Time to improve productivity
Few days back I was attending a demonstration of a productivity management tool made by a company in Pune. Although there was no right away model to tell exact productivity, it was still very revealing and startling to get some facts.
The fact is that filling up time sheets alone does not mean that the IT resource has been productive for that number of hours. However, it is binding that the money is paid on the time logged by the customer.
“ Although there is no one method of improving productivity, the most important step starts with high level of engagement generated by the management at all levels. “
While every company pays for 8 hours per day for a contract resource or even charges their own customers for 8 hours per day on an hourly basis, the reality is that the real work being done on an average still remains below 50% of the time.
The person showing the demonstration was candid enough to tell that in most of the companies where the tool have been implemented only 20% of the staff are productive enough as per they are charged. While about 60% are only 50% productive on an average, 20% of the staff is hardly productive with only less than hour a day of real work.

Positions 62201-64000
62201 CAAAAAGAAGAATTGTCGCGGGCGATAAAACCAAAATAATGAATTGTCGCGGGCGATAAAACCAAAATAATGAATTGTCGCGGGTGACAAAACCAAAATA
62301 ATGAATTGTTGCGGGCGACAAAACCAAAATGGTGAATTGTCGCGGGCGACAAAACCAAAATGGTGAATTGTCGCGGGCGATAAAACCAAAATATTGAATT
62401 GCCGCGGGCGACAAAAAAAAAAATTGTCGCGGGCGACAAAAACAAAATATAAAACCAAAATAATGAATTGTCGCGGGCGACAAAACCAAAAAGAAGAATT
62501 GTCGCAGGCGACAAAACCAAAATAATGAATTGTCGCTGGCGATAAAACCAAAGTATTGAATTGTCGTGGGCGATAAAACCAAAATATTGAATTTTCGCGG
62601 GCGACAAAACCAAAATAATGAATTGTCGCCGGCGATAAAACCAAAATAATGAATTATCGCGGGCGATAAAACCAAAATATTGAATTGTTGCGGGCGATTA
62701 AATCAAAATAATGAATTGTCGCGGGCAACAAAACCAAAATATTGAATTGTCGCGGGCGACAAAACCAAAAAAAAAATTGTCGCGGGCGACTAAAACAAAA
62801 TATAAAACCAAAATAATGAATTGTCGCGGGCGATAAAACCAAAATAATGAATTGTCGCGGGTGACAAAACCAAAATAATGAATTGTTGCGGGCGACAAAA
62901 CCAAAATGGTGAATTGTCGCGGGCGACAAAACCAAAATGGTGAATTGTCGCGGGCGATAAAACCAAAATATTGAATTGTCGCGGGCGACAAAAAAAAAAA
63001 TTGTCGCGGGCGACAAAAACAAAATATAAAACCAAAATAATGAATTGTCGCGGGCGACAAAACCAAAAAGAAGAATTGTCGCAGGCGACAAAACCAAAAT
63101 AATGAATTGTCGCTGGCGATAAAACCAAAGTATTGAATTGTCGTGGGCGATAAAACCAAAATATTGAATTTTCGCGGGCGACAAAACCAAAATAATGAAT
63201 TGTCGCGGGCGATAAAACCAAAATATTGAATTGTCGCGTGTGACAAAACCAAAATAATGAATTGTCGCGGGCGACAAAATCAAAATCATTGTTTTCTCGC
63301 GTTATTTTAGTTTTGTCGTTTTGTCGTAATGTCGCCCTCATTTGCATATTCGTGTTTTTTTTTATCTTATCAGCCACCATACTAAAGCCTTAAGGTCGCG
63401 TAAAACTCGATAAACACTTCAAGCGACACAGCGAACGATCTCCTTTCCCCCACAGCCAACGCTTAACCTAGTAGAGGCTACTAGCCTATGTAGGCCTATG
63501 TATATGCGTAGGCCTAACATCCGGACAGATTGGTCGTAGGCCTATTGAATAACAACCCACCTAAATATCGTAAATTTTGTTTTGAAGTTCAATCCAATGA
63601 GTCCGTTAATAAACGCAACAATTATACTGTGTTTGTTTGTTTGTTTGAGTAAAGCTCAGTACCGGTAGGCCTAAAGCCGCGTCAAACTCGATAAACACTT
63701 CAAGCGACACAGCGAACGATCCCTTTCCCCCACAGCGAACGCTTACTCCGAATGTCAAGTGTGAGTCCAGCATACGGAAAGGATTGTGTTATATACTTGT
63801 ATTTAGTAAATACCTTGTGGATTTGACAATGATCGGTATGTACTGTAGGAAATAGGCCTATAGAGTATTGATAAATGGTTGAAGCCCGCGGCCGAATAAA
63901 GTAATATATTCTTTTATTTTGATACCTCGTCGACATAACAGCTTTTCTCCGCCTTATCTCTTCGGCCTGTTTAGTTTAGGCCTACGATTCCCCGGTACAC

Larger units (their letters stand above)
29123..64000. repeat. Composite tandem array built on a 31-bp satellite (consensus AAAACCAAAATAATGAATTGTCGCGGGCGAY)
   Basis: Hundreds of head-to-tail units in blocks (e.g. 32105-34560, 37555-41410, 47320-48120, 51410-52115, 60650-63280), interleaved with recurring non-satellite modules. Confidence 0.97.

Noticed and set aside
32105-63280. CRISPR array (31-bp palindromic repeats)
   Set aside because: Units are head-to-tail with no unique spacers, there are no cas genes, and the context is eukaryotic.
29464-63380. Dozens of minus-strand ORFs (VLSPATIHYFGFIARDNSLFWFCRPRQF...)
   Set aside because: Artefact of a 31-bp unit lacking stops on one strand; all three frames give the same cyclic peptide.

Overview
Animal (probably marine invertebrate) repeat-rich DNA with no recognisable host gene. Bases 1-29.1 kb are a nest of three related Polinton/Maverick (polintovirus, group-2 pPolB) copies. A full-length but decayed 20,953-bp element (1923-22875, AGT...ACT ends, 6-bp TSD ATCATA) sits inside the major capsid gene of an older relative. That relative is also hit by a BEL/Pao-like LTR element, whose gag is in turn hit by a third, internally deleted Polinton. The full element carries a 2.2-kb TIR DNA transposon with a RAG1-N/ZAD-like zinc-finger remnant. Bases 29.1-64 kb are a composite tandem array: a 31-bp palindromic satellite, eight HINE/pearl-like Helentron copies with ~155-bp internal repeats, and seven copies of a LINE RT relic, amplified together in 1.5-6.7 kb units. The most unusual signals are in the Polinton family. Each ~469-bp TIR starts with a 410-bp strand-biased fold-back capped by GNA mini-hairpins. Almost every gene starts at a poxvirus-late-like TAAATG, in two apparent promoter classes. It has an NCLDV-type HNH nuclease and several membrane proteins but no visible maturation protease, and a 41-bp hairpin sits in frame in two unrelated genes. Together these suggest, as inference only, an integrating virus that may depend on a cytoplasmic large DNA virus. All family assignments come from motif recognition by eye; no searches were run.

Just imagine if the customers globally end up having a tool like this to measure the real productivity and start paying based on the real productivity, it is easy to guess that the cost of the work would be less than 50% of what it is being charged now.
It is imperative that if IT companies can work to improve their productivity by just 20% more, they will probably save and be more effective than what they would by doing everything else. Although there is no one method of improving productivity, the most important step starts with high level of engagement generated by the management at all levels.
It is high time to look at this aspect which is far better than potential job losses when market becomes even tighter in coming times.
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